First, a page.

After consistently failing to find suitable management for the Byron Regional Sport and Cultural Complex (BRSCC), Byron Shire Council decided last week to manage the facility directly.
An external report considered at last Thursday’s council meeting proposed the direct-management model and the recommendation was unanimously supported by councillors.
General manager Ken Gainger said the review of the facility and the current state of the market has determined that this is the best approach.
The report was commissioned following the decision not to progress negotiations with the PCYC to manage the multipurpose facility.
Mr Gainger said the direct-management model would ‘enable Council to keep control of the facility while maximising community use’.
He added that ‘new management initiatives would be introduced to reduce the current operating costs’.
‘In their report, the recreation consultants highlighted that there are currently limited companies in the market place offering the required services to manage and operate the BRSCC. Plus, management companies are expecting increased management fees for their services and knowledge.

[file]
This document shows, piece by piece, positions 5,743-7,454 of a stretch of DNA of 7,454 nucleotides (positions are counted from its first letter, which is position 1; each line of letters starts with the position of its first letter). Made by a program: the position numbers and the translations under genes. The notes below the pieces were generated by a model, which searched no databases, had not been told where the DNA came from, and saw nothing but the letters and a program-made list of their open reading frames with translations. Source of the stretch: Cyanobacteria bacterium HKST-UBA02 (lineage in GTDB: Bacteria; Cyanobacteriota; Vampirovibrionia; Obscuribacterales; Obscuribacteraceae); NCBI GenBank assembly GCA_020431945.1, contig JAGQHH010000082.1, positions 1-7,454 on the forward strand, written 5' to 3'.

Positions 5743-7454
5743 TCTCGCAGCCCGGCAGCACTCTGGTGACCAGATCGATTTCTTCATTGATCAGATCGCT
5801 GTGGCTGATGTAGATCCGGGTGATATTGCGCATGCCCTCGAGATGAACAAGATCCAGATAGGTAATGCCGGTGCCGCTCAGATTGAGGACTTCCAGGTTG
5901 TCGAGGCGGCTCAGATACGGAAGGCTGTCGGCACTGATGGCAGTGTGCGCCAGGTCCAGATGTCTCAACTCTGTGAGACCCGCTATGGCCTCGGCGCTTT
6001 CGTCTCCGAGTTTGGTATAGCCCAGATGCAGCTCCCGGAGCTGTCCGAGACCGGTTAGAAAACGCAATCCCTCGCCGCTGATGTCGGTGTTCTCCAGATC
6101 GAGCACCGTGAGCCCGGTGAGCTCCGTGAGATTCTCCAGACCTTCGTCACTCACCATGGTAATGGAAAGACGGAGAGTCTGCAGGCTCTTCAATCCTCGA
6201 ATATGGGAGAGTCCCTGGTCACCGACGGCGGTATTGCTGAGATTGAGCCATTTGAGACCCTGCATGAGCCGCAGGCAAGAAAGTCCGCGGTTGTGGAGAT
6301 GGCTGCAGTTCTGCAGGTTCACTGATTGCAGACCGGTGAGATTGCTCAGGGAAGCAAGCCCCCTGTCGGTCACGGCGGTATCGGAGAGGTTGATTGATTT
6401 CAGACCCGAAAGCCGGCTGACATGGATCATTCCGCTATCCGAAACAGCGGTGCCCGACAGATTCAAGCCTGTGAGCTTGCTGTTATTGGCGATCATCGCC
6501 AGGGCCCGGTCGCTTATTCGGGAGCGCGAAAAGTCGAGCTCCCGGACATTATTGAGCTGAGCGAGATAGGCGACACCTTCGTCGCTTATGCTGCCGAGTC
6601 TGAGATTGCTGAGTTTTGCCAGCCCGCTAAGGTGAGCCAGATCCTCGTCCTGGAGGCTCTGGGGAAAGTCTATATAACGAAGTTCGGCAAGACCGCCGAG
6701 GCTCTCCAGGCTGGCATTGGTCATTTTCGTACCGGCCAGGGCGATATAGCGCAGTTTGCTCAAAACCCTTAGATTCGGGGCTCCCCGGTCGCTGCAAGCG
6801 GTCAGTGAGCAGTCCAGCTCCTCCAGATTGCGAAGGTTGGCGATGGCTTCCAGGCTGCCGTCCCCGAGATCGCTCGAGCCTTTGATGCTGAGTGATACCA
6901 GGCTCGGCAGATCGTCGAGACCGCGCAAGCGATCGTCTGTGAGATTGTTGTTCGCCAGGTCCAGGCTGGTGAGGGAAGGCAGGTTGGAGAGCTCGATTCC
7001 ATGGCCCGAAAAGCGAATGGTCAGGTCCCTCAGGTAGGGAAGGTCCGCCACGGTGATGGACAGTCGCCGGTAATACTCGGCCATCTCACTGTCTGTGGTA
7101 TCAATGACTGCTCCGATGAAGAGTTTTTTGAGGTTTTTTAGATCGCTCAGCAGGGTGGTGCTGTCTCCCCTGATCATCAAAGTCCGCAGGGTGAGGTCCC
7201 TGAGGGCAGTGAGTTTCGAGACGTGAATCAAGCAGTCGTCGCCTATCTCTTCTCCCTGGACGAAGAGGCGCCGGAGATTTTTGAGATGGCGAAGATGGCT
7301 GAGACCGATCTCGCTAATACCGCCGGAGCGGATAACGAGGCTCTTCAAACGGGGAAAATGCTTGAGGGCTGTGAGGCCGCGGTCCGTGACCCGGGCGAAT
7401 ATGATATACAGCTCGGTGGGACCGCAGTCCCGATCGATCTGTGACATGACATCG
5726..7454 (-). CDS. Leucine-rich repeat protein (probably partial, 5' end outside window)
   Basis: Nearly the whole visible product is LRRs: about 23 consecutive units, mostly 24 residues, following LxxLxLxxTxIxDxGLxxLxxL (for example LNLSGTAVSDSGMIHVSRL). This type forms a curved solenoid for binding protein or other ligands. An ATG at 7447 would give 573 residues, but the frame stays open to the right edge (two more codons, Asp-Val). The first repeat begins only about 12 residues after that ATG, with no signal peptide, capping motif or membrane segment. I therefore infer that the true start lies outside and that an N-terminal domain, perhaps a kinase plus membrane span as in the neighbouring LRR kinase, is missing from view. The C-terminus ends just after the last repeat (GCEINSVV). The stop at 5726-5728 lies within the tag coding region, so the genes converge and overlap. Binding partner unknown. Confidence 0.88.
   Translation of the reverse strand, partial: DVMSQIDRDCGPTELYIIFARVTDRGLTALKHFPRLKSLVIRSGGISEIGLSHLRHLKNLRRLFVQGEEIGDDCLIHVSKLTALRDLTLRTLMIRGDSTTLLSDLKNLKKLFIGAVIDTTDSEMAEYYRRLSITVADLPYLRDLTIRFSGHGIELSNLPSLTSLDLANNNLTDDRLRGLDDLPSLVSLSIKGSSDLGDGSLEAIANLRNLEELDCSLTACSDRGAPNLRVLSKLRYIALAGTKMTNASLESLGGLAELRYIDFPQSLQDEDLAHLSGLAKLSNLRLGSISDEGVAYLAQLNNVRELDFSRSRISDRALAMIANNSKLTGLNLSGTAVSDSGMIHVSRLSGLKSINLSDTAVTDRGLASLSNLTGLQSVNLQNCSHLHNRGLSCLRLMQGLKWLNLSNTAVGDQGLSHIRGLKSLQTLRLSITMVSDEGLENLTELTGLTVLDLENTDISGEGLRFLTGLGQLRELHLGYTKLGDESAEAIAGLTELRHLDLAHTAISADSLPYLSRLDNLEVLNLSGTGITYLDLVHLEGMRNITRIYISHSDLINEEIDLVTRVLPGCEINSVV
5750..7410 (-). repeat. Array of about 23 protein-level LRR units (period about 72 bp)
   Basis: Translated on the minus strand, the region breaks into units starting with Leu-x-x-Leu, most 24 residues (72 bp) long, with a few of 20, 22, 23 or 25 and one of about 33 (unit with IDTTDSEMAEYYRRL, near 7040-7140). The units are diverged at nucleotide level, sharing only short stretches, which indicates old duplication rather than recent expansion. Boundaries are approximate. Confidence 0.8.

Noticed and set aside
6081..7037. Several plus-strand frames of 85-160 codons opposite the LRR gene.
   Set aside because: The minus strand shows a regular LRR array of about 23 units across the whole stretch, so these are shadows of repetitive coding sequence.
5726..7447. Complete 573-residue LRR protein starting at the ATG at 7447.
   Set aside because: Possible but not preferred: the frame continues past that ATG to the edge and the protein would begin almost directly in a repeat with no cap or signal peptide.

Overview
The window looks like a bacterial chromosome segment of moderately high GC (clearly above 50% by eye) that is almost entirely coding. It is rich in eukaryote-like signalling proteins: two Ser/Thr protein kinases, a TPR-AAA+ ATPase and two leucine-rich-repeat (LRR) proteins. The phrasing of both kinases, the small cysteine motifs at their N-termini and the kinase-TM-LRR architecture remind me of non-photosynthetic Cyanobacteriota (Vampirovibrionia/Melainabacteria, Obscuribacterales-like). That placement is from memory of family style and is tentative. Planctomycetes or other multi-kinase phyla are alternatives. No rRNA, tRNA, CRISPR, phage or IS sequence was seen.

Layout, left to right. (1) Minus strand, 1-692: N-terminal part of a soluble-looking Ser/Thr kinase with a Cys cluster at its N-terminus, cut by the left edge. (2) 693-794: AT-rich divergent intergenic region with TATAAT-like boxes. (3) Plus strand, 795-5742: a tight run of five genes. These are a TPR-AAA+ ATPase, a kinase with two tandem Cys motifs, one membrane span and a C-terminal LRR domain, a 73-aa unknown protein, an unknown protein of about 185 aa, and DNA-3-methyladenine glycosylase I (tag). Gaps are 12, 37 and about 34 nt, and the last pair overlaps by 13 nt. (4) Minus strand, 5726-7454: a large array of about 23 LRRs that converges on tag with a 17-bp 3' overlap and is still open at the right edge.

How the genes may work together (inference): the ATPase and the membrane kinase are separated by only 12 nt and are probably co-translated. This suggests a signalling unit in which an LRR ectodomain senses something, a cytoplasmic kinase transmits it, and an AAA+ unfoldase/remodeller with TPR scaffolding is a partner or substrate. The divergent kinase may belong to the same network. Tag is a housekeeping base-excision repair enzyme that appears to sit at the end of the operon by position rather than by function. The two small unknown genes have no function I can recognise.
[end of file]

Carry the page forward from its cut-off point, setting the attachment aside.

‘Going down this path at this point in time is unlikely to achieve a result that would suit our community’s needs,’ he said.
Mr Gainger said it would allow greater flexibility in hiring decisions ‘with potentially a more beneficial financial and social return to Council’.
‘For example, the multipurpose facility has a superb commercial kitchen. If we retain a direct management model, Council will pursue leasing the space to a catering company that would be granted catering rights for events at the building.
‘We are also about to announce that a major sporting code is about to be based from the complex. It will be a great boost for the sport and the health and wellbeing of our region,’ he said.
The proposed new management model will also see the outdoor fields and the complex being managed under the same business unit. A new advisory committee comprising user groups and community representatives will be established and report regularly to management and Council.
‘Like any new business, there is a period of time while the business grows its product and services. The BRSCC is a tremendous asset to the region and Council will be aiming for the best economic and social outcome for ratepayers and residents.
‘The aim is still to achieve a cost-neutral facility. However, like many other services, such as libraries, pools and community buildings, this may not always be achievable or the best community result.
‘It’s a fine balance between keeping community facilities affordable for community use and managing a responsible budget,’ Mr Gainger said.